What must the Apostles today have experienced to ask for an increase of faith? Yet, Jesus told them the smallest amount of faith, compared to one of the smallest seeds of earth was sufficient to do miraculous things. Faith is doing what we are called to do in our daily lives. Yes,we are capable of great deeds, but as the parable indicates we like the servants or slaves are called to do what was our place in life. Such activity shows our trust and faith and leads us to our final vision. But let us not forget that faith or that trust God gives us is a gift, one he gives and waits for our response. His gift is a call to action on our part, and a call we should respond to each day regardless of our mood or feelings. Living each day as we are called to do is how we complete the call Christ has made to us. In return his love for us is complete.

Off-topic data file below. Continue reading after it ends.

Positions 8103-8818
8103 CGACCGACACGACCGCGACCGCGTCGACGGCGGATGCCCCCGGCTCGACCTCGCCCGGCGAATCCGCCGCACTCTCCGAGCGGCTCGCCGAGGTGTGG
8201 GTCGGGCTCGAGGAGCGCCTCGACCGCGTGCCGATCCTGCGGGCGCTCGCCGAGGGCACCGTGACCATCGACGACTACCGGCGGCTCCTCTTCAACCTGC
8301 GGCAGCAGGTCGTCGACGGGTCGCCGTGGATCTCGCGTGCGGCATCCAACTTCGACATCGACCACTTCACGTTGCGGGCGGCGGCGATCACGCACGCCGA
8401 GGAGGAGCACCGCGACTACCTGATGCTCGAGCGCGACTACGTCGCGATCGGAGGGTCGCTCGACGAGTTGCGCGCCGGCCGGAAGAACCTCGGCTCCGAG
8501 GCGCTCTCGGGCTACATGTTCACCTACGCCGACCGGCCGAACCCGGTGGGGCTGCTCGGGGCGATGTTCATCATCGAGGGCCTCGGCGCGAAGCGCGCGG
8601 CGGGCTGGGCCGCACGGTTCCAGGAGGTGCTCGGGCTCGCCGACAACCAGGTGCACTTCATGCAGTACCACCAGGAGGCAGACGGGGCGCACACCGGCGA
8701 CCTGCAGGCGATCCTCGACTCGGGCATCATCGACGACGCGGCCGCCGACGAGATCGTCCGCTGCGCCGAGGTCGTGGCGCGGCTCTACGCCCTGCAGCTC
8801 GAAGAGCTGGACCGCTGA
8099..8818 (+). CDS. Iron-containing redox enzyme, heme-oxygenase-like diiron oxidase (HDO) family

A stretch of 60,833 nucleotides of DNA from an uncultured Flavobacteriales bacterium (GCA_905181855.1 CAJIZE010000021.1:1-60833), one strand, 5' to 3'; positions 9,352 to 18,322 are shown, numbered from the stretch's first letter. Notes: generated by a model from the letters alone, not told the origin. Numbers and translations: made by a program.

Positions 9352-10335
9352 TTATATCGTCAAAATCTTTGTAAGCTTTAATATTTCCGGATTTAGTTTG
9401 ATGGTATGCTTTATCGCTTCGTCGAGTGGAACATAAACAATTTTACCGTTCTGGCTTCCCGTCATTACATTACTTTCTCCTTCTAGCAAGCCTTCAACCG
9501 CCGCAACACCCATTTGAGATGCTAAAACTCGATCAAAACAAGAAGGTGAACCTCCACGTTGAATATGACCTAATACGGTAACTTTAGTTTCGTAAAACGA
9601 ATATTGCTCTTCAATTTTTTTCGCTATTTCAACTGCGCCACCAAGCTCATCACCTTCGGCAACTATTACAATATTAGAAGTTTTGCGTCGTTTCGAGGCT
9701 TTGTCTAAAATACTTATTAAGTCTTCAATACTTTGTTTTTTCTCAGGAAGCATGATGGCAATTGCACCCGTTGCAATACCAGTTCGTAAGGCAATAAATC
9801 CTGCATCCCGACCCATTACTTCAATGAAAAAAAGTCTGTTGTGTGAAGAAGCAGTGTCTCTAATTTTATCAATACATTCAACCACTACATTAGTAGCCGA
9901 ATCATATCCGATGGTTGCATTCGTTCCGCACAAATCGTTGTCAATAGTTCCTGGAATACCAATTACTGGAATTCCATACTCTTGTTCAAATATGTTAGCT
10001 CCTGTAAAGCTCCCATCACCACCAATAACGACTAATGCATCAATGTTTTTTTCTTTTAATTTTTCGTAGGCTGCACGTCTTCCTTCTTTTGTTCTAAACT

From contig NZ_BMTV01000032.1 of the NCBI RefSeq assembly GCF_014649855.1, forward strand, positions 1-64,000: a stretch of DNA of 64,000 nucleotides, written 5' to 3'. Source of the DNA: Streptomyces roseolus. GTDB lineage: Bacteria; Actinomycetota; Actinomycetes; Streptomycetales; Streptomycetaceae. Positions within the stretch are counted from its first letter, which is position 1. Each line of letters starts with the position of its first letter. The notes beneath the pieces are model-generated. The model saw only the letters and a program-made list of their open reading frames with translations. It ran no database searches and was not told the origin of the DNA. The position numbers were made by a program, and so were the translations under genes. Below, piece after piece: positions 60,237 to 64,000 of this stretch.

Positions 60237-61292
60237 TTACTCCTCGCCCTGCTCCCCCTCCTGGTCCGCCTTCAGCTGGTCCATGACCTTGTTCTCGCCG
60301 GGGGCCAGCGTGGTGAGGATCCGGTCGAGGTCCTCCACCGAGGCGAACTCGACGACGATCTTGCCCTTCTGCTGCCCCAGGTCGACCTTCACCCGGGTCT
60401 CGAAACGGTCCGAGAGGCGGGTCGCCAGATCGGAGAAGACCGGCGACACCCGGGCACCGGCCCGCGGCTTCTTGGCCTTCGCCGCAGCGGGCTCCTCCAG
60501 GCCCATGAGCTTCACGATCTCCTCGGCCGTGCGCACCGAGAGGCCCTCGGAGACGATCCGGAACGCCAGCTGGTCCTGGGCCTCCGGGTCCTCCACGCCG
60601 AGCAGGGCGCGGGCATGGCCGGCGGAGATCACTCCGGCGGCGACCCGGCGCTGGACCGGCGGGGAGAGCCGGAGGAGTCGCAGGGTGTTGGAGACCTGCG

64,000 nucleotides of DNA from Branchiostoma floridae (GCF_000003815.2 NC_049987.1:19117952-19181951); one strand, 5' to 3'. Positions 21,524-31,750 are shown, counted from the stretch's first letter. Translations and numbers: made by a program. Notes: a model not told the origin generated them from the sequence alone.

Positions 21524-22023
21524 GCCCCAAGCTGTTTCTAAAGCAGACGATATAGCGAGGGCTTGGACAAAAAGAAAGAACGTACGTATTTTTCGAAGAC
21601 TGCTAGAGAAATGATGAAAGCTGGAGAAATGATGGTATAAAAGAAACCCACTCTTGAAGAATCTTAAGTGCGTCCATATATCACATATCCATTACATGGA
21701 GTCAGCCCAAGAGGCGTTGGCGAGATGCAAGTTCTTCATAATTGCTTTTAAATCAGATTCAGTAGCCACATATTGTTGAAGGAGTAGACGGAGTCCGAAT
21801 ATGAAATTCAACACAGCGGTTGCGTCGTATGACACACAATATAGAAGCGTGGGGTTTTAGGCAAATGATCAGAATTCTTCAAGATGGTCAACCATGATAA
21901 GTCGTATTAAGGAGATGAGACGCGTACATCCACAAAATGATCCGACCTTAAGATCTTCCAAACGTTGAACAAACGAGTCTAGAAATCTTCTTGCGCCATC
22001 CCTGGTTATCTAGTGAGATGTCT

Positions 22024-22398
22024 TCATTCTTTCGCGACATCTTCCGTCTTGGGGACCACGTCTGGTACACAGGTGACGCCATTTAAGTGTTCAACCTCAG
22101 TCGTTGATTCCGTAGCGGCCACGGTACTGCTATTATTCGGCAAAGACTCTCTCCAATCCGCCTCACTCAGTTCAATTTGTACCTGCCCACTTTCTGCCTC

Once again today we are reminded of wealth and poverty and our responsibilities in using worldly goods. Why, we might say, are we always talking about the poor? Poverty is a relative term and means different things in different parts of the world. Wherever we go in the world, we are going to find poverty and poor people. It is just a proven fact that no society or country can simply eliminate poverty from their midst. Even in our own country, if we recall the “War on Poverty,” we know that while it helped poor people, it did not eliminate poverty. Yet, Jesus keeps reminding us that we have a responsibility to those around us, a responsibility born out of a love of God and a love of neighbor that should fill us as we make our commitment at baptism. Not all of us are called to live a life of poverty or a religious life in some religious order. But all of us are called to be responsible to ourself and others in our daily life. How we live and how we act toward others, is certainly reflective of our beliefs and values. What are we to do, if a hungry man is before us? There is no easy answer, but have we done what we can or do we simply leave it to others? Can we really live in comfort if we can see and experience the discomfort of others? The important thing is that we try, and that we do